International

Pakistan needs more men like Mirza Ali

In 1856 when Mount Everest was definitively identified as the world’s highest mountain what began was a series of early Everest expeditions, mostly led by the British, which, in 1933, included efforts to deploy the British Union Flag on top of the mountain by flying a formation of aircraft over the peak (an expedition funded by a British millionairess, Lady Houston).

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Confronting violence against women in India

In retrospect, it wasn’t that unusual of an event but would be one that finally broke the silence surrounding violence against women in the world’s second largest country.
On December 16, a 23-year-old medical student travelling with a male companion on a bus in New Delhi was beaten and gang raped by a group of 6 men for over an hour as the bus traveled across the city. When they were done, they threw her from the bus onto the road leaving her in critical condition.

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Hazara Shias lose all hope in Pakistan

Shabana Khan* speaks from behind a screen put up to protect her identity at a recent women’s assembly. I cannot see her. I do not know what her age is. I have no way of observing her non-verbal communication. But what I do know is that this is a person in pain. Intense pain has resulted in eloquence as well as a defiant, almost rebellious fearlessness. She is a young woman from the Shia Hazara community and lives in Quetta. This is an excerpt of the story she tells of herself and her community.

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Malala Yousafzai and the other half of Muslim history

As someone who writes and lectures about women and gender in Islam, I am often asked if women had any role in the making of the Islamic tradition. Happily, the answer is always yes. There were in fact many prominent women in the early history of Islam.
At the top of the list would have to be Aisha, the widow of the Prophet Muhammad who was renowned for her learning and wit.The Prophet in fact is said to have counselled his followers to “take half of your religion” from Aisha – in recognition of her learning.

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Muslim mobs insult Muhammad’s legacy

Whether or not it turns out (as I expect it will) that Middle-Eastern Muslim mobs were duped by jihadist radicals — provoked by an old, fringe video to provide cover for their own planned attacks on Muslim-friendly American forces in Egypt, Libya and Yemen — those mobs are a worse insult to Muhammad and Islam that anything an ignorant non-Muslim could ever do.

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Why I care about the elections in Egypt

Thirteen years ago, I married a tall, handsome, shambling, funny, religious Egyptian man. Since then, this ancient land of pharaohs and pyramids has never been far from my thoughts. I’ve visited the country twice. Most of my husband’s family still lives there. We are far away from the turmoil here in the United States, but we’re only one Skype call away from his brother, his cousins, his uncles and aunts, his nieces and nephews.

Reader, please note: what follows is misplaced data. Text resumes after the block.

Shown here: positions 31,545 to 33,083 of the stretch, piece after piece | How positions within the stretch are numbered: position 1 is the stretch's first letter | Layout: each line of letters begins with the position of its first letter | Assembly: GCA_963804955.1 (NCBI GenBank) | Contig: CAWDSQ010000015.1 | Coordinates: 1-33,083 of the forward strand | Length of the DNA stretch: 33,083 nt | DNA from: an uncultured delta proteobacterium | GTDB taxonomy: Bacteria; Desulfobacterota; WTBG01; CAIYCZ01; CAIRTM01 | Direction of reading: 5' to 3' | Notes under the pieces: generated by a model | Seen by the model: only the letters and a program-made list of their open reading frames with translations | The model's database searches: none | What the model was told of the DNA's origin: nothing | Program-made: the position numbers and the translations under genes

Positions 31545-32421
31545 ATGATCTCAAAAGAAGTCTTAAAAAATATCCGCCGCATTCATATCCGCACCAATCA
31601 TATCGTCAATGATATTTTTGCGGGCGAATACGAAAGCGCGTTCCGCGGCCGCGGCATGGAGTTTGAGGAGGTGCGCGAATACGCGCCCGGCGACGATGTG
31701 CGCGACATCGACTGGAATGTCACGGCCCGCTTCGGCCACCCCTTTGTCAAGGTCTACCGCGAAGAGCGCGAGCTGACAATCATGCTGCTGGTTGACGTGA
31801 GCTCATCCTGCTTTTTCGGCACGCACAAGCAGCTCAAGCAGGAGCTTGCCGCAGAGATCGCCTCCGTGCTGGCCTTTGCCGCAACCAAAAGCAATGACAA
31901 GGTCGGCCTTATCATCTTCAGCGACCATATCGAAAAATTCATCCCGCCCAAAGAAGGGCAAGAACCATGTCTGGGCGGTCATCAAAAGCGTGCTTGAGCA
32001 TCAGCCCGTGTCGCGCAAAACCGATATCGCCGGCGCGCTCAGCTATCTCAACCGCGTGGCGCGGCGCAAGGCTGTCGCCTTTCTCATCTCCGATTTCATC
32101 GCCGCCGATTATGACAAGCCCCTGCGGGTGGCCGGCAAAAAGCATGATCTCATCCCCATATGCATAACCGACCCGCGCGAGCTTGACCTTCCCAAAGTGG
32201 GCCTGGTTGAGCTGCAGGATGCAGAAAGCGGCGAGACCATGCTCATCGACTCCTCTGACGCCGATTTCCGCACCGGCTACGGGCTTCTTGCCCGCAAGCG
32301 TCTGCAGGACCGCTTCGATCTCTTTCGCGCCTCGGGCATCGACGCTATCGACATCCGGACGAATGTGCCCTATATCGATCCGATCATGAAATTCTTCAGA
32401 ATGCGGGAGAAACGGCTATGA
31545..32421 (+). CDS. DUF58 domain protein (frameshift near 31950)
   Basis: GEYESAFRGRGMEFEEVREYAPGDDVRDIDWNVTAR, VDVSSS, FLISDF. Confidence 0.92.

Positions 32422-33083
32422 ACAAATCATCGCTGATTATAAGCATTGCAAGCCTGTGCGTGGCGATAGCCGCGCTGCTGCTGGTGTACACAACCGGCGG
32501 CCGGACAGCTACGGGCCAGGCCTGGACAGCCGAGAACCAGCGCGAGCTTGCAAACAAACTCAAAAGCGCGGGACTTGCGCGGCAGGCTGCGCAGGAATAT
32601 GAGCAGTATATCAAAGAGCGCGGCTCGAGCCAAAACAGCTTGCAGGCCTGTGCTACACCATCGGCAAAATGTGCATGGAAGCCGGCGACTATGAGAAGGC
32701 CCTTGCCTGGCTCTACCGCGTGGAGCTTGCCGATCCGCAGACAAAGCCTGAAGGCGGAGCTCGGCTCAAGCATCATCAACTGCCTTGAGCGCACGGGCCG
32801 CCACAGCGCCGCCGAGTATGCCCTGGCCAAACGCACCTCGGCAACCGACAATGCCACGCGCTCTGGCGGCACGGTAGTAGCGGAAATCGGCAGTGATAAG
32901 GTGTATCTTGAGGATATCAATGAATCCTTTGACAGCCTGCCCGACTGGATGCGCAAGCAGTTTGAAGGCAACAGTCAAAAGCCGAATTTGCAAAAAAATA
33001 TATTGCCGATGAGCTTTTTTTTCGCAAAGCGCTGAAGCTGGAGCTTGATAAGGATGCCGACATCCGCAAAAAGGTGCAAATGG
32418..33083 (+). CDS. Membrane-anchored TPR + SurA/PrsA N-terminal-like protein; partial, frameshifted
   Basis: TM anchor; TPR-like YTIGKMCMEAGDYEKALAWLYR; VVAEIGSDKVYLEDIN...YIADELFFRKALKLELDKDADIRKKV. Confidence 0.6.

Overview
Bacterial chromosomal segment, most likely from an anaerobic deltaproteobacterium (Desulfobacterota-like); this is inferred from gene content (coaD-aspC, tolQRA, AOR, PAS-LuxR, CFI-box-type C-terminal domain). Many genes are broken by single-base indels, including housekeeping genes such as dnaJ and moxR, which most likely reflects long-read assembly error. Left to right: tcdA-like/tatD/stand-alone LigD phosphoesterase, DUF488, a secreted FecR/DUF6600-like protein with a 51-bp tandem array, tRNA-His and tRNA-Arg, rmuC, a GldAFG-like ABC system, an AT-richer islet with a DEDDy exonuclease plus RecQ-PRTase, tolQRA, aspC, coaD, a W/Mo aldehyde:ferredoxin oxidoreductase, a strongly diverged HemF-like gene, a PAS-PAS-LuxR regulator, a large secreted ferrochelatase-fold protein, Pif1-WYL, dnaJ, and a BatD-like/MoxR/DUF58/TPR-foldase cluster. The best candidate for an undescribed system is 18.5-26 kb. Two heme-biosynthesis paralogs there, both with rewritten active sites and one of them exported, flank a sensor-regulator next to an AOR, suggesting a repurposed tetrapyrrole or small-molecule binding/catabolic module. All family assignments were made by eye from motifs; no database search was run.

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Gender and conflict in Iraq

“Violence emanates from the man, so we have to have projects that make him aware of this circumstance,” said Zainab Sadeq Jaffer, an Iraqi human rights attorney who presented at the US Institute for Peace Conference entitled “Women Fighting for Peace”. Others may argue that violence is not a gendered concept, but in a post-conflict country such as Iraq addressing specific trends in aggressive behavior has become vital.

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Muslim women in the push for peace

With the anniversary of 9/11 fast approaching and the awareness that terrorism is still a real threat for the United States, we should consider what we might do differently to make our country a safer place.

Looking back on the last 10 years, one thing is clear: the violence of terrorism cannot be defeated with more violence. Afghanistan and Iraq are convincing proof of that; both countries remain ravaged by terrorism and al Qaeda forces seem much more resilient than the architect of the war on terror, George W. Bush, ever imagined.

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Women rally against Mubarak

Wearing a bright pink hijab and contrasting blue sweater, a young woman who appears to be in her mid-20s leads a male dominated crowd in a piercing Arabic chant. “What does Mubarak want anyway? All Egyptians to kiss his feet? No, Mubarak, we will not! Tomorrow we’ll trample you with our shoes!” Since January 25, hundreds of thousands of young Egyptians have taken to the streets in Cairo and other major Egyptian cities, pounding the pavements in what has become the largest challenge to President Hosni Mubarak’s regime in a generation.

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How do the French and Syrian bans on the niqab differ?

Naturally it is gratifying, for those of us who spend significant amounts of time in the Arab world, to see the region get the recognition it deserves. Last month, it was good to see commentators in Europe seize on Syria and Egypt as examples to be followed. The reason for the praise? Syria’s decision to ban the niqab from university campuses and to bar teachers who wear the niqab from teaching in public schools.

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